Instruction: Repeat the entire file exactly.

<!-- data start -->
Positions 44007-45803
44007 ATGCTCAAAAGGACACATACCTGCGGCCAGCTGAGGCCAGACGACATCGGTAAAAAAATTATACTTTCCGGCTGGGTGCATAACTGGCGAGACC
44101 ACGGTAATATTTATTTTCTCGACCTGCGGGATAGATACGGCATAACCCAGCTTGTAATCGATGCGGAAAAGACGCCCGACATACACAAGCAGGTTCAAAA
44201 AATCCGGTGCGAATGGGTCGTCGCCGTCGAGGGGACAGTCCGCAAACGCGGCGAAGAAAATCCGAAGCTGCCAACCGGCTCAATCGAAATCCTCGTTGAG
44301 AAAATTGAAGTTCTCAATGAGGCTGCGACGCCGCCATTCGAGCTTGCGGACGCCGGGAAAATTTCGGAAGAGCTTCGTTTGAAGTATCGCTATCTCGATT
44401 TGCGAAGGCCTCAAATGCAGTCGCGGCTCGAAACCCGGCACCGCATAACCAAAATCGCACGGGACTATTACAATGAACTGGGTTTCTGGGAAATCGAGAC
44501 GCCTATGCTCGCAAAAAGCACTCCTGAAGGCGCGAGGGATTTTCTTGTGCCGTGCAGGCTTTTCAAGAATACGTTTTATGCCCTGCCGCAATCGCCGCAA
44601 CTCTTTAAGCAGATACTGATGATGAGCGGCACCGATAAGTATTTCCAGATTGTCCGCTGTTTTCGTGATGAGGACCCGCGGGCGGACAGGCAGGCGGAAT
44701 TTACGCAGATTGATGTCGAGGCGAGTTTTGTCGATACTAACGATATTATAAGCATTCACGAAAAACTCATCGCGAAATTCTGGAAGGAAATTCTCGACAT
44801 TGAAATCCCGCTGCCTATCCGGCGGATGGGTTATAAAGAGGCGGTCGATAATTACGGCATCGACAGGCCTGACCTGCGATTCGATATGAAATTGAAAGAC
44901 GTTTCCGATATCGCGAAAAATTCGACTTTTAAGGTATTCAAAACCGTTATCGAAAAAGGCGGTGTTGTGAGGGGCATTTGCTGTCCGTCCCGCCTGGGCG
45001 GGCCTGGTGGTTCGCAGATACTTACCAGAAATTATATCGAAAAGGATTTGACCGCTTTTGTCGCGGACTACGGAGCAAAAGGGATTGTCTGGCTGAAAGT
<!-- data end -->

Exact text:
Positions 44007-45803
44007 ATGCTCAAAAGGACACATACCTGCGGCCAGCTGAGGCCAGACGACATCGGTAAAAAAATTATACTTTCCGGCTGGGTGCATAACTGGCGAGACC
44101 ACGGTAATATTTATTTTCTCGACCTGCGGGATAGATACGGCATAACCCAGCTTGTAATCGATGCGGAAAAGACGCCCGACATACACAAGCAGGTTCAAAA
44201 AATCCGGTGCGAATGGGTCGTCGCCGTCGAGGGGACAGTCCGCAAACGCGGCGAAGAAAATCCGAAGCTGCCAACCGGCTCAATCGAAATCCTCGTTGAG
44301 AAAATTGAAGTTCTCAATGAGGCTGCGACGCCGCCATTCGAGCTTGCGGACGCCGGGAAAATTTCGGAAGAGCTTCGTTTGAAGTATCGCTATCTCGATT
44401 TGCGAAGGCCTCAAATGCAGTCGCGGCTCGAAACCCGGCACCGCATAACCAAAATCGCACGGGACTATTACAATGAACTGGGTTTCTGGGAAATCGAGAC
44501 GCCTATGCTCGCAAAAAGCACTCCTGAAGGCGCGAGGGATTTTCTTGTGCCGTGCAGGCTTTTCAAGAATACGTTTTATGCCCTGCCGCAATCGCCGCAA
44601 CTCTTTAAGCAGATACTGATGATGAGCGGCACCGATAAGTATTTCCAGATTGTCCGCTGTTTTCGTGATGAGGACCCGCGGGCGGACAGGCAGGCGGAAT
44701 TTACGCAGATTGATGTCGAGGCGAGTTTTGTCGATACTAACGATATTATAAGCATTCACGAAAAACTCATCGCGAAATTCTGGAAGGAAATTCTCGACAT
44801 TGAAATCCCGCTGCCTATCCGGCGGATGGGTTATAAAGAGGCGGTCGATAATTACGGCATCGACAGGCCTGACCTGCGATTCGATATGAAATTGAAAGAC
44901 GTTTCCGATATCGCGAAAAATTCGACTTTTAAGGTATTCAAAACCGTTATCGAAAAAGGCGGTGTTGTGAGGGGCATTTGCTGTCCGTCCCGCCTGGGCG
45001 GGCCTGGTGGTTCGCAGATACTTACCAGAAATTATATCGAAAAGGATTTGACCGCTTTTGTCGCGGACTACGGAGCAAAAGGGATTGTCTGGCTGAAAGT